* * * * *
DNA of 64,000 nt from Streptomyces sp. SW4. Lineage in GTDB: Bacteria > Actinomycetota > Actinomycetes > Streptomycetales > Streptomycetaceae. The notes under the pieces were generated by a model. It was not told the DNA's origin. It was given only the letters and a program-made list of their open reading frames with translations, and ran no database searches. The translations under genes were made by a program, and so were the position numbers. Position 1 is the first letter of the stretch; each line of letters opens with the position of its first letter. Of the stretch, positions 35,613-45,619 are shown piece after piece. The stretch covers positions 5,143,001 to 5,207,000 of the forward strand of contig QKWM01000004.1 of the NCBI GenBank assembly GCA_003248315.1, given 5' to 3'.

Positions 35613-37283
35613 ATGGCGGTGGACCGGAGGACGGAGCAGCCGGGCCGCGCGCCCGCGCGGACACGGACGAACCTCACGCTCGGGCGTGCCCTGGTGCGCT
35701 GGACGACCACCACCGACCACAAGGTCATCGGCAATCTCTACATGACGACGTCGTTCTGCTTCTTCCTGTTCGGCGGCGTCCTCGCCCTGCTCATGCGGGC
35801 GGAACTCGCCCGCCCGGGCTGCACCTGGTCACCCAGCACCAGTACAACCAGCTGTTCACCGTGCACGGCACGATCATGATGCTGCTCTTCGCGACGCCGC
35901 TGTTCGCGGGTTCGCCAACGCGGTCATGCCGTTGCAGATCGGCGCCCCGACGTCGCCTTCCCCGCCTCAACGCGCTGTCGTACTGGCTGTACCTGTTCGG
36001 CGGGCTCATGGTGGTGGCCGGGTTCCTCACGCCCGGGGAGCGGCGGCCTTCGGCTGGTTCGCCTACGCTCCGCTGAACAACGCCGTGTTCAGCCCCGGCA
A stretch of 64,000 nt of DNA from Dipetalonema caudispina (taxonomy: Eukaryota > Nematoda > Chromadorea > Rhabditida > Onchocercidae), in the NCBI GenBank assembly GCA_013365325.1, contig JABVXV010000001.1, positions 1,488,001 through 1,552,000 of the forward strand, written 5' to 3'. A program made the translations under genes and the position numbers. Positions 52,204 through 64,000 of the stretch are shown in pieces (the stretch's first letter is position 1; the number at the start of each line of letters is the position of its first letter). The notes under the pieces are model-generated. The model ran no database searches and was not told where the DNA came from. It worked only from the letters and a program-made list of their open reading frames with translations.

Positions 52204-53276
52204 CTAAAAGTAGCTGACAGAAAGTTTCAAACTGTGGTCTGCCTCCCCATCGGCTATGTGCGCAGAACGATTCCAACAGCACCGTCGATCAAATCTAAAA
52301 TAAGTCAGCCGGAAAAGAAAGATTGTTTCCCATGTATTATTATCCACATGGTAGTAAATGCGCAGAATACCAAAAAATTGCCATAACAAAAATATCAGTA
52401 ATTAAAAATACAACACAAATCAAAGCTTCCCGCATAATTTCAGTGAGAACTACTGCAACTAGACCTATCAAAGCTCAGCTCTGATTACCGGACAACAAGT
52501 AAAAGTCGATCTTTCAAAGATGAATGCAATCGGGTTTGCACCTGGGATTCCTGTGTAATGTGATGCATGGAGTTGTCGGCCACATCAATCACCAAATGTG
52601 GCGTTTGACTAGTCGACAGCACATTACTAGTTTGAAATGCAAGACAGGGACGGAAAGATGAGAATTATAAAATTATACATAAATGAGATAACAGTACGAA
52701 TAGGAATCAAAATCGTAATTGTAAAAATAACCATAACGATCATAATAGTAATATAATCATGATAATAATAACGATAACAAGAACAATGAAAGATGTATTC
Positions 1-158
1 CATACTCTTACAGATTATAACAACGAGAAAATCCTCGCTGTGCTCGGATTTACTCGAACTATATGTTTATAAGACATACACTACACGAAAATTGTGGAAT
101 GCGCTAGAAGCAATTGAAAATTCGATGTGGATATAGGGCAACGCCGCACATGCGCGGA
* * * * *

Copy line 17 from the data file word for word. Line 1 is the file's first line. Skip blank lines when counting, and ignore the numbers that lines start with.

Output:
1 CATACTCTTACAGATTATAACAACGAGAAAATCCTCGCTGTGCTCGGATTTACTCGAACTATATGTTTATAAGACATACACTACACGAAAATTGTGGAAT